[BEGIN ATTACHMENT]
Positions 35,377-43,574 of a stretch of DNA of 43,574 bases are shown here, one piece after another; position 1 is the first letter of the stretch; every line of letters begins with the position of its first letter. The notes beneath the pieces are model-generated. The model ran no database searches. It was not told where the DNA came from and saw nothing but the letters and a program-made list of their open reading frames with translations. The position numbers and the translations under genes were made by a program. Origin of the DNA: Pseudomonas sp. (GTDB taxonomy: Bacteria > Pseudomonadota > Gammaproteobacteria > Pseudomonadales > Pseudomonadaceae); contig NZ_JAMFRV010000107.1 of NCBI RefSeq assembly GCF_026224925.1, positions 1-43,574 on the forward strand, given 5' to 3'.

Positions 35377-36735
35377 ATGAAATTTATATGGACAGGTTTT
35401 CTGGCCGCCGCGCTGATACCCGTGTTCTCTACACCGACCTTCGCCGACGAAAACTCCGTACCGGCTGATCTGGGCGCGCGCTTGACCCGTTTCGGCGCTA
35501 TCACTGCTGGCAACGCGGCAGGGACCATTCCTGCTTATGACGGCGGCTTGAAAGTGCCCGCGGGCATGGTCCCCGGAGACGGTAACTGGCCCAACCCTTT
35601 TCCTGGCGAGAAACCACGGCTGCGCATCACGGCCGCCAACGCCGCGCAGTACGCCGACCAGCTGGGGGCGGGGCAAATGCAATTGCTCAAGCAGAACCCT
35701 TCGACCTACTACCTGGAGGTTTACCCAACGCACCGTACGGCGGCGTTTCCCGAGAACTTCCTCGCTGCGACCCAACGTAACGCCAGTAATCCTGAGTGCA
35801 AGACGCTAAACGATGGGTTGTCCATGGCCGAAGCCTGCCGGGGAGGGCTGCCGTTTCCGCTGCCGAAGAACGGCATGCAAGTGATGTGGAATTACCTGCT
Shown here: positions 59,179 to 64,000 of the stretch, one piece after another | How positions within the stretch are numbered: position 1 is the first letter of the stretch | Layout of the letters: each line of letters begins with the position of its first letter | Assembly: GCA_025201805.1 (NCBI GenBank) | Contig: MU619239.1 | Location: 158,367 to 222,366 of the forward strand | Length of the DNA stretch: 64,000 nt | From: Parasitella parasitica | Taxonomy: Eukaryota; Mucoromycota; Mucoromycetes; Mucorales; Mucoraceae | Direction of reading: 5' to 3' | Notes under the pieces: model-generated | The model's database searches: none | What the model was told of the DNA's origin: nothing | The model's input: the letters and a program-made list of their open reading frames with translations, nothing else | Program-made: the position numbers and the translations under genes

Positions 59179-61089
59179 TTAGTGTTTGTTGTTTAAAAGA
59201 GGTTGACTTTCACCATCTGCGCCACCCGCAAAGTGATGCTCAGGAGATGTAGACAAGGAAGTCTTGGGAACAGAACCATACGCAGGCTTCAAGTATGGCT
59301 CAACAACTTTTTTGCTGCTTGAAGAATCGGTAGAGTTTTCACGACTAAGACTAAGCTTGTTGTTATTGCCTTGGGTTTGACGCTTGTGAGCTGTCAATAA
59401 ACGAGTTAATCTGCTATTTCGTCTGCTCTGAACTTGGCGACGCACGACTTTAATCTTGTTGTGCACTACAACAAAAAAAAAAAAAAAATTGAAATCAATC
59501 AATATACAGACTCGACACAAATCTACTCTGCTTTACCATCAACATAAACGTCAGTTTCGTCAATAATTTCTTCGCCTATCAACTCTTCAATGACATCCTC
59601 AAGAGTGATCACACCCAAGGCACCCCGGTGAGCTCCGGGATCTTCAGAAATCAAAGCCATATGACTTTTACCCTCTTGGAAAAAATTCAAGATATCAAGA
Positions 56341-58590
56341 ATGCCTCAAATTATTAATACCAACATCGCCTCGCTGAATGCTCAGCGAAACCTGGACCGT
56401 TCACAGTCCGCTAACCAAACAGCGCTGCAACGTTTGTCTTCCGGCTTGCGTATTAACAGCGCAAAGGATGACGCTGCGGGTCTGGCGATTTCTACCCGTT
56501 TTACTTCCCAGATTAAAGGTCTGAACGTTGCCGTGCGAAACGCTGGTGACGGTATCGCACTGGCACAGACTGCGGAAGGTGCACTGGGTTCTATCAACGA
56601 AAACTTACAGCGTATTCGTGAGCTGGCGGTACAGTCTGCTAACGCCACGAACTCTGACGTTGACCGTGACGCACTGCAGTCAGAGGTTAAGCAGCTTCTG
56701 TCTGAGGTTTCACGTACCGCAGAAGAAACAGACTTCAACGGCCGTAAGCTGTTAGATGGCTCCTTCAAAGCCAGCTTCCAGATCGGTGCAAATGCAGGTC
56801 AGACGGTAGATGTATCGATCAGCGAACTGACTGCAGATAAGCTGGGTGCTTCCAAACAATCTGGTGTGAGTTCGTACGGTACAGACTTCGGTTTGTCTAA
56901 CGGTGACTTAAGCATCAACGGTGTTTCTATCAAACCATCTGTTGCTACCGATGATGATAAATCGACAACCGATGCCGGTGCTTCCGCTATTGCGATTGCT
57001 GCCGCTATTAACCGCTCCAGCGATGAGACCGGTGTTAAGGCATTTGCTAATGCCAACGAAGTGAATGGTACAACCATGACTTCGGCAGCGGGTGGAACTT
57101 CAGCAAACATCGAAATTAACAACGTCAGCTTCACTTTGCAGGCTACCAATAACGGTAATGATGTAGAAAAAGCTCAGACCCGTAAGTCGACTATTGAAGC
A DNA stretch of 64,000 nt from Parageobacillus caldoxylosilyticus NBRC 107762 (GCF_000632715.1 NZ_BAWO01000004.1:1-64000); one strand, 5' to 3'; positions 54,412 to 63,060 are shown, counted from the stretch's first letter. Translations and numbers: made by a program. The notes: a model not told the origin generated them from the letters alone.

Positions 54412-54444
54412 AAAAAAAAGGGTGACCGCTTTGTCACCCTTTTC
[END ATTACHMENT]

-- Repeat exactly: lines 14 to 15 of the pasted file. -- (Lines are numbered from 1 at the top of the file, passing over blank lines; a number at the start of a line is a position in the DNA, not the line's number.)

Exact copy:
59401 ACGAGTTAATCTGCTATTTCGTCTGCTCTGAACTTGGCGACGCACGACTTTAATCTTGTTGTGCACTACAACAAAAAAAAAAAAAAAATTGAAATCAATC
59501 AATATACAGACTCGACACAAATCTACTCTGCTTTACCATCAACATAAACGTCAGTTTCGTCAATAATTTCTTCGCCTATCAACTCTTCAATGACATCCTC